As the new Director of Instruction at the Lake Winnipesaukee Golf Club, I have had the pleasure of helping many golfers shake the winter rust in less than ideal golf conditions. Spending my winters in Florida, the influx of golfers I see during the fall generally are coming off a summer full of golf and ready to hit the ground running when they seek me out for coaching. New England offers new challenges as many who grew up here enjoy other activities in the winter months. With Spring rolling in late and summer nearly here, I have a tip for working on your short game that is guaranteed to fast track your golf this season.
After a long layoff, greenside control seems to be the first aspect of the game to “disappear”. While finding just the right amount of swing with the sandwedge can be unfamiliar, there is also the consideration of nerves kicking in. Short shots come with high expectations that may not align with the time away from the game you have most recently experienced. To help battle the inexperience, I have a drill that can start in your backyard.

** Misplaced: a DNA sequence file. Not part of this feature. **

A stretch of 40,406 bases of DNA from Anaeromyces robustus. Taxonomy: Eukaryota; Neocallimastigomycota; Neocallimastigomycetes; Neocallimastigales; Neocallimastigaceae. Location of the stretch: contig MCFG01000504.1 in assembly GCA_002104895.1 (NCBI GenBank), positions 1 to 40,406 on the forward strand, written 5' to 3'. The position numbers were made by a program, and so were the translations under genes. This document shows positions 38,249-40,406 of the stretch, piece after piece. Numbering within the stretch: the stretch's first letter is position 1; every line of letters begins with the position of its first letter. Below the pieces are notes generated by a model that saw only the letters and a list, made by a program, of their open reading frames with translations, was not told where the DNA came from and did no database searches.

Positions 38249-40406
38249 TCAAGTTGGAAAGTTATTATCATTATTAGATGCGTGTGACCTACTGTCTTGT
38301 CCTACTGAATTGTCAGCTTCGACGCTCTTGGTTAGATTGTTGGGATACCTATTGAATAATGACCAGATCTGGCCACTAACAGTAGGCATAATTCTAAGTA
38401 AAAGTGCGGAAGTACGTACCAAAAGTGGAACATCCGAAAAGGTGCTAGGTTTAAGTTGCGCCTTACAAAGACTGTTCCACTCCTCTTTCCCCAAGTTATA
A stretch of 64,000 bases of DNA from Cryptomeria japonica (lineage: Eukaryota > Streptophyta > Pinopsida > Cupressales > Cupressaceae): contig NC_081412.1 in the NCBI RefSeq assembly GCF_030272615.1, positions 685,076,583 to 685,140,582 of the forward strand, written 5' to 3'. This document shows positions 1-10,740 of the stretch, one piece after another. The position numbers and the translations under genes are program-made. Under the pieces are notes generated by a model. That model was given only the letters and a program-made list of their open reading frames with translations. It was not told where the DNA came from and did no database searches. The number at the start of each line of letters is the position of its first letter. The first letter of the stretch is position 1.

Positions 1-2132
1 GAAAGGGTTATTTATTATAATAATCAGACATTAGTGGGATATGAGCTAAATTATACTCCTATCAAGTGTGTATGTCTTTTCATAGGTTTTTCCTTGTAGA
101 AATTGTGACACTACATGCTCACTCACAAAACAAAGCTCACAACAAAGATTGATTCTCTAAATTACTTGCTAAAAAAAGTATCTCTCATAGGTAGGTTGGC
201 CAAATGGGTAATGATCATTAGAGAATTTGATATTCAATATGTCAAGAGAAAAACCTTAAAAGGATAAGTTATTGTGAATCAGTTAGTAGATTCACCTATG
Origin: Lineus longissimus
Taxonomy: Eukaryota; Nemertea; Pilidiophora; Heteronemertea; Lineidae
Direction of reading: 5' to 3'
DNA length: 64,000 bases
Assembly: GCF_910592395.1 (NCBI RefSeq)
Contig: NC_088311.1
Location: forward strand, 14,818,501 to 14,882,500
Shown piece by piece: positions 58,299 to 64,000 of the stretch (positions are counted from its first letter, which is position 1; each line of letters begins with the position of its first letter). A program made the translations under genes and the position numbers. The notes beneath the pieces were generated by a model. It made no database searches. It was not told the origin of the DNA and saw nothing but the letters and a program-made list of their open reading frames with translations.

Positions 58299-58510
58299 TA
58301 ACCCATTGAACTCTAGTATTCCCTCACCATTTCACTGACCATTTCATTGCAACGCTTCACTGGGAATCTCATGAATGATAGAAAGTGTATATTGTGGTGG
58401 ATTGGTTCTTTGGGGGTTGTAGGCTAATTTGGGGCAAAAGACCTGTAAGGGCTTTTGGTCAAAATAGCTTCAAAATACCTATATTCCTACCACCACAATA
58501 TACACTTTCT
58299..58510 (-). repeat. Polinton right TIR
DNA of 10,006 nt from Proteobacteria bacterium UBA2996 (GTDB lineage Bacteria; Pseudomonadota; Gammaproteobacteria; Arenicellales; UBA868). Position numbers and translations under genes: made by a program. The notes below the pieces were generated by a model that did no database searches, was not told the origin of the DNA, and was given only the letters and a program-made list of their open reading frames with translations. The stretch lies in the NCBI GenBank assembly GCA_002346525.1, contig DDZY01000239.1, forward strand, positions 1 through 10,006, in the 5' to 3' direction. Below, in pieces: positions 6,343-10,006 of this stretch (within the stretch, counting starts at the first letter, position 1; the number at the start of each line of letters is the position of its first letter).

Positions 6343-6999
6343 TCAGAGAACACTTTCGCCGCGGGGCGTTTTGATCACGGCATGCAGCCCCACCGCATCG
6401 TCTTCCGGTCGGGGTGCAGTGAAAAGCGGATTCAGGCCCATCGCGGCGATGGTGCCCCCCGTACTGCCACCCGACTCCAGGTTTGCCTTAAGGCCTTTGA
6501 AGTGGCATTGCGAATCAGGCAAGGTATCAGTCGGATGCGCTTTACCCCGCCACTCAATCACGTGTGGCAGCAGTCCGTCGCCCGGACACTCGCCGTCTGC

You can use just about anything as a target but I like a hoola-hoop. I want you hit shots with your most lofted wedge as well as your 9 iron from four or five paces away attempting to land the shot on the fly in the hoop. Start with five shots with each club and as you dial in your first few of the set, alternate more frequently working to go one for one. This is training your hands and arms to adjust the amount of swing for the two clubs and bringing some recognition for that particular distance.
As you get to the course, I want you to imagine that hoop is one to two paces on to the green and again move back four or five paces to a place you can now vary your lie. Practicing with those same two clubs from both good and bad lies will now give you a sense of the stopping power you can expect on the course.
With the confidence you have now upped your rep count to get solid contact and consistent pace, all that is left is to judge the roll out. Let the club you use on the course match what your eyes see when you get to practicing on real greens and start framing your mind on just how close you can get it to finish!
Jason Sedan is the PGA Director of Instruction at the Lake Winnipesaukee Golf Club in New Durham, NH, one of NEGM’s Top 25 Private Clubs. Click here to visit his webpage.